Longview’s resolution does have an exemption clause if the apprenticeships conflict with state or federal demands.
Public Works Director Ken Hash said while he has cited that clause as the reason, he isn’t entirely sure what federal rules are causing the issue. He said he has been following directives from the Department of Transportation, which helps cities obtain federal project funding.
“I have nothing in writing,” Hash said. “The DOT has just told me to take this out or you don’t get your construction money.”
Organizers outside Longview also have struggled to determine how the local ordinance would create conflict. Seattle-based labor lawyer Kristina Detwiler wrote to Hash in June 2020 after being contacted by Bridges. In her letter, Detwiler argued there was no evidence the apprentice use requirement posed an issue for Equal Employment Opportunity laws or a federal highway rule on the minimum number of trainees.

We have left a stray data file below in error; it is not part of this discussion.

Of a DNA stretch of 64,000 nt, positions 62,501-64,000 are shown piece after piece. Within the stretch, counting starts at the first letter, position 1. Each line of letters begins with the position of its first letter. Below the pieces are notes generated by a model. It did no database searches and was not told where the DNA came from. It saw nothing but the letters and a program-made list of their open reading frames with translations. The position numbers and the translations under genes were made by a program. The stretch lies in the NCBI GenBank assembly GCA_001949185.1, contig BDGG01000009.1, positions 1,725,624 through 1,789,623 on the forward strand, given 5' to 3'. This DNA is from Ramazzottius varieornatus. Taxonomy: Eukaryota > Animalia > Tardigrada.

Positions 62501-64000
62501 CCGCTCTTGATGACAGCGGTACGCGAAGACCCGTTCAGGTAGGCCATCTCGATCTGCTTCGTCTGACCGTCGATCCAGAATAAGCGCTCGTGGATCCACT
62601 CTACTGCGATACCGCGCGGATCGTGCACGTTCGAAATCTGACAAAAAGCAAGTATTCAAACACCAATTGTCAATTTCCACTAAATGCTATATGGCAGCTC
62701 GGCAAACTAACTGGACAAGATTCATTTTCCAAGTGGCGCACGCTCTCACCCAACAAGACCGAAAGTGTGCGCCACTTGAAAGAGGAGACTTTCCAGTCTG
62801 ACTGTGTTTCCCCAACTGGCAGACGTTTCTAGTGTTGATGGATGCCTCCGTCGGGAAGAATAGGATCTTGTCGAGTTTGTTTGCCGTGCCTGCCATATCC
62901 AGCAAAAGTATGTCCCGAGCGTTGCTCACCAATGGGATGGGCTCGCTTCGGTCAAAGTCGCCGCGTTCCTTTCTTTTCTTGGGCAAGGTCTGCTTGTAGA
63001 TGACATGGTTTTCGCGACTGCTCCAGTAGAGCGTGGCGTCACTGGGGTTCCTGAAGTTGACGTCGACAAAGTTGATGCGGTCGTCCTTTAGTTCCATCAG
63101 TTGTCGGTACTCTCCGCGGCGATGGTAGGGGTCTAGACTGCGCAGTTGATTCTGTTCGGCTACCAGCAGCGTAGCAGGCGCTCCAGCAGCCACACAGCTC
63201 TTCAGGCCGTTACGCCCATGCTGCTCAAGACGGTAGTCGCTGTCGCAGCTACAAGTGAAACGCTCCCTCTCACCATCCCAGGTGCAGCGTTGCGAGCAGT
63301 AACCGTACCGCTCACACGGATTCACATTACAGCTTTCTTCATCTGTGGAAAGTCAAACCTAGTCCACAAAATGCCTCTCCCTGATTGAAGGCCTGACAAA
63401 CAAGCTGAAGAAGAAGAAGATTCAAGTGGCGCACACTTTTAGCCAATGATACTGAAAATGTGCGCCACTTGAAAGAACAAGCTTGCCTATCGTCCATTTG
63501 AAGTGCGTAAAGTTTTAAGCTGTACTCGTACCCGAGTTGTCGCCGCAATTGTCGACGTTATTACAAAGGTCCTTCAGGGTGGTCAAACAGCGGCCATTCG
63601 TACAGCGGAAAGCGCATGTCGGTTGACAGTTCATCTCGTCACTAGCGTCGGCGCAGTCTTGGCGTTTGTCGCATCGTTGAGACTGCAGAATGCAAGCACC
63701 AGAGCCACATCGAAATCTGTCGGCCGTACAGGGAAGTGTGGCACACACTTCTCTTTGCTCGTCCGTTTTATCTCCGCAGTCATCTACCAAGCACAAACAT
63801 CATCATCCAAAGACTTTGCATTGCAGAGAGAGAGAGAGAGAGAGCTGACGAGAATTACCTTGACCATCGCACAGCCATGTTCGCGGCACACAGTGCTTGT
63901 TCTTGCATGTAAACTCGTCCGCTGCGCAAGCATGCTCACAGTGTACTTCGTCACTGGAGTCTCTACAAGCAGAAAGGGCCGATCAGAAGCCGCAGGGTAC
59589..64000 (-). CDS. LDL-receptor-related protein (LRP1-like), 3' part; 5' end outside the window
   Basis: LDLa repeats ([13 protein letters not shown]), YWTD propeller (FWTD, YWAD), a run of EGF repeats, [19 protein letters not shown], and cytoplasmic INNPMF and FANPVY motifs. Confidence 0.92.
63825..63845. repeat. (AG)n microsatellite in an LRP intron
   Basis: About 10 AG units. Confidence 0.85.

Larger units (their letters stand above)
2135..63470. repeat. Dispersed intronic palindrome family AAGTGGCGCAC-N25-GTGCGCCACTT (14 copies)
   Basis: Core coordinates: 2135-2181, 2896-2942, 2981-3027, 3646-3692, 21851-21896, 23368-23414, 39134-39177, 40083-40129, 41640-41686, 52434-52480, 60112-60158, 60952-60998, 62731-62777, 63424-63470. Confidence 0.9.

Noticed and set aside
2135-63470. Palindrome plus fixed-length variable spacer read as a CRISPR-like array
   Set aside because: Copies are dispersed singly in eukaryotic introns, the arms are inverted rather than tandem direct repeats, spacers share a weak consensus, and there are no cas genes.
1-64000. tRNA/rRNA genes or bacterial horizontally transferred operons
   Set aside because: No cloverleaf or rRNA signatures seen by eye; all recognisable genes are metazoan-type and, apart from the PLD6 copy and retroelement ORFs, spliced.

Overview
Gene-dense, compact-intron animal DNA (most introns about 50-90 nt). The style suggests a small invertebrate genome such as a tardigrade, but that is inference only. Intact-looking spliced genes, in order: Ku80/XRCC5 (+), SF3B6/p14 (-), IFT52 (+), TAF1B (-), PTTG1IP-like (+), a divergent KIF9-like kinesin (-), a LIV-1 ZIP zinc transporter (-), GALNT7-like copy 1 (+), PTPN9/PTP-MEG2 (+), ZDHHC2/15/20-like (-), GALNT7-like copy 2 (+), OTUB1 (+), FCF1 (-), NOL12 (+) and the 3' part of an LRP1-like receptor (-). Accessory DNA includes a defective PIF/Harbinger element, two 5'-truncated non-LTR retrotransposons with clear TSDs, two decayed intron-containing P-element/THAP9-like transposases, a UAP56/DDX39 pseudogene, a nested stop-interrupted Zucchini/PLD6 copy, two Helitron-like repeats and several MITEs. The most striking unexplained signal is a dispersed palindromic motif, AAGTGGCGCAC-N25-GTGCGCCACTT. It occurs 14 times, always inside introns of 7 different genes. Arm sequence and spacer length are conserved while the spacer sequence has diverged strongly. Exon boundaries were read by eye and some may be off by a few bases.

Hash said dropping the apprenticeship requirement likely went against the spirit of the resolution and the similar program used by Washington DOT, even if it was the right financial call. He added that his kids all came up through training or apprentice programs, so he appreciates their importance.
“I really want this to work. But when the people who have the money say you can’t do it or you won’t get the money, then we have a problem,” Hash said.